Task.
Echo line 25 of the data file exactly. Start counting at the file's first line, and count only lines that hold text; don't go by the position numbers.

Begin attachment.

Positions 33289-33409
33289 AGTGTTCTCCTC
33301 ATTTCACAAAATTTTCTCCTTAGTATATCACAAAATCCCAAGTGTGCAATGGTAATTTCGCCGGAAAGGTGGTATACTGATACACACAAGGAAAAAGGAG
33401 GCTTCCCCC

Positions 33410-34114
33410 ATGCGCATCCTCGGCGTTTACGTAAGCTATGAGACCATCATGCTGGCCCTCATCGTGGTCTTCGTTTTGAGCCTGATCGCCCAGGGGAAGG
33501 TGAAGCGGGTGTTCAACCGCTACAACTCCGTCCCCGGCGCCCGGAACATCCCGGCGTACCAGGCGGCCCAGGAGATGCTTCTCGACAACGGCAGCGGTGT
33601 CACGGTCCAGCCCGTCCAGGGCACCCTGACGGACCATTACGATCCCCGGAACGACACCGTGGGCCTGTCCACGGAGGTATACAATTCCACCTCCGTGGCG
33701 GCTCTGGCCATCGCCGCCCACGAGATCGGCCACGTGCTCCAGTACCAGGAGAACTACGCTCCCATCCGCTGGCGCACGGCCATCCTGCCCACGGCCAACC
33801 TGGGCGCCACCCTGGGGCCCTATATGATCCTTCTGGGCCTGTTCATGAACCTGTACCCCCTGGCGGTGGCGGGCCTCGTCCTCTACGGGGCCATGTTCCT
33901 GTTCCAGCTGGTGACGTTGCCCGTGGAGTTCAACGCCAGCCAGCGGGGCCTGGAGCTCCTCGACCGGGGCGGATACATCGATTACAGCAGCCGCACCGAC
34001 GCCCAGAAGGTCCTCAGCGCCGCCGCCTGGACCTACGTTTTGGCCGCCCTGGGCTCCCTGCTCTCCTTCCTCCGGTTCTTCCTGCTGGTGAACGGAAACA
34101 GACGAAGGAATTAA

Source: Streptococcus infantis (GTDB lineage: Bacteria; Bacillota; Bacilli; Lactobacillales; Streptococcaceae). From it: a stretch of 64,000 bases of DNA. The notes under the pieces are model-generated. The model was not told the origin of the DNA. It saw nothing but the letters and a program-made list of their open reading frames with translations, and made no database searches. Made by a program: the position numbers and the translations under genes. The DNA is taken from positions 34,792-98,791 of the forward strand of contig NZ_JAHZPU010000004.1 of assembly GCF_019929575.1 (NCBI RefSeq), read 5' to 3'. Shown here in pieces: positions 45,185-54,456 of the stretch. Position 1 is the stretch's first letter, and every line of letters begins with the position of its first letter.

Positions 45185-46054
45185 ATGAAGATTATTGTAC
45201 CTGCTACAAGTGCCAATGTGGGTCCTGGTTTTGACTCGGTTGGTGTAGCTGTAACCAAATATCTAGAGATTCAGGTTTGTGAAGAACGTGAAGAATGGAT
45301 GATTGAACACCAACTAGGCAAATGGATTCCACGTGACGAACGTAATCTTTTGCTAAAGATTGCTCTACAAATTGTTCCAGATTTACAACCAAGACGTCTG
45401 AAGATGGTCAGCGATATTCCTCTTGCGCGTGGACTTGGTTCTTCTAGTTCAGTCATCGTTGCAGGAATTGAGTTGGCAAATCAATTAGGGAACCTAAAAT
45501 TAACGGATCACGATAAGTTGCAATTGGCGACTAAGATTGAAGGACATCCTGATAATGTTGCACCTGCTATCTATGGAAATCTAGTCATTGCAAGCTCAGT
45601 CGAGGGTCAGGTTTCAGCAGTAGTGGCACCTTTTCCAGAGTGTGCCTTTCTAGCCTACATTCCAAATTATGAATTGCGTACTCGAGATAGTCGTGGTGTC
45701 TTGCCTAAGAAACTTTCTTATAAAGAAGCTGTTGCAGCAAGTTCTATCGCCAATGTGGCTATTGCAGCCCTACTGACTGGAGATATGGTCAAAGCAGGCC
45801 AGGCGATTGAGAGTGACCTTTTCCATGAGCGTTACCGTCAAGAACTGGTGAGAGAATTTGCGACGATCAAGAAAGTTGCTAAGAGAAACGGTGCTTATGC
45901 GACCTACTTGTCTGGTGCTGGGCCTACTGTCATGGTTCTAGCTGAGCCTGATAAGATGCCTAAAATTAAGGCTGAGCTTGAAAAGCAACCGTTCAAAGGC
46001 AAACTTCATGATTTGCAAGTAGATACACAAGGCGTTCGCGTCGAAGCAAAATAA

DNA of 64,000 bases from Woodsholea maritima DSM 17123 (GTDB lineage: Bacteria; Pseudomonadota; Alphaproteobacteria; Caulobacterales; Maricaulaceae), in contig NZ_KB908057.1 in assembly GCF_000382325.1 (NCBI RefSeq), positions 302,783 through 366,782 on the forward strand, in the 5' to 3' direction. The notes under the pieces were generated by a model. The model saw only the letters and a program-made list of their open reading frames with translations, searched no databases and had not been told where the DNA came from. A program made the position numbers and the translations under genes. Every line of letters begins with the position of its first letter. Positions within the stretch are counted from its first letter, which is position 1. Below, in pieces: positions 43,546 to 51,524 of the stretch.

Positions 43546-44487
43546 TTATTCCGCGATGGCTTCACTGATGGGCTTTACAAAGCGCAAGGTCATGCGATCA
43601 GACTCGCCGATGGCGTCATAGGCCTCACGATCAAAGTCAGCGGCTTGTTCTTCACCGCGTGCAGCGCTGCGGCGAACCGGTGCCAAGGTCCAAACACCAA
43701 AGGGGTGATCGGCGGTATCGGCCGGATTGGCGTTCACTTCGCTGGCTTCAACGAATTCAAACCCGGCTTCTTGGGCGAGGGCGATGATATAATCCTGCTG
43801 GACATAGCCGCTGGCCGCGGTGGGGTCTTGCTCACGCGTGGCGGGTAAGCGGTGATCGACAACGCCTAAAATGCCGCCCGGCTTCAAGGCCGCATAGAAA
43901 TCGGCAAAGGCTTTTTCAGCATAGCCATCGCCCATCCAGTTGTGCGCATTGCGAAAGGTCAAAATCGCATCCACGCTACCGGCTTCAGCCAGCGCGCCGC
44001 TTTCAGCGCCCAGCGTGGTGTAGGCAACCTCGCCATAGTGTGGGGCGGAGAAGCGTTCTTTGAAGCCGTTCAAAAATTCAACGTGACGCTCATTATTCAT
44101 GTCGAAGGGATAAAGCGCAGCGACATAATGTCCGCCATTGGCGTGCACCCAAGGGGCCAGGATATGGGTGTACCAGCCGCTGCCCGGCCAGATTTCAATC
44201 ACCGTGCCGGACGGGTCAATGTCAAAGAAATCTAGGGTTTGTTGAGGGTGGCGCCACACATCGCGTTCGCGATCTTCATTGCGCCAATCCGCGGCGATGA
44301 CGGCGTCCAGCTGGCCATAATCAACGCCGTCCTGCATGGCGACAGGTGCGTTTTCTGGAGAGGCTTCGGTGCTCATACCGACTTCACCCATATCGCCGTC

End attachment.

46001 AAACTTCATGATTTGCAAGTAGATACACAAGGCGTTCGCGTCGAAGCAAAATAA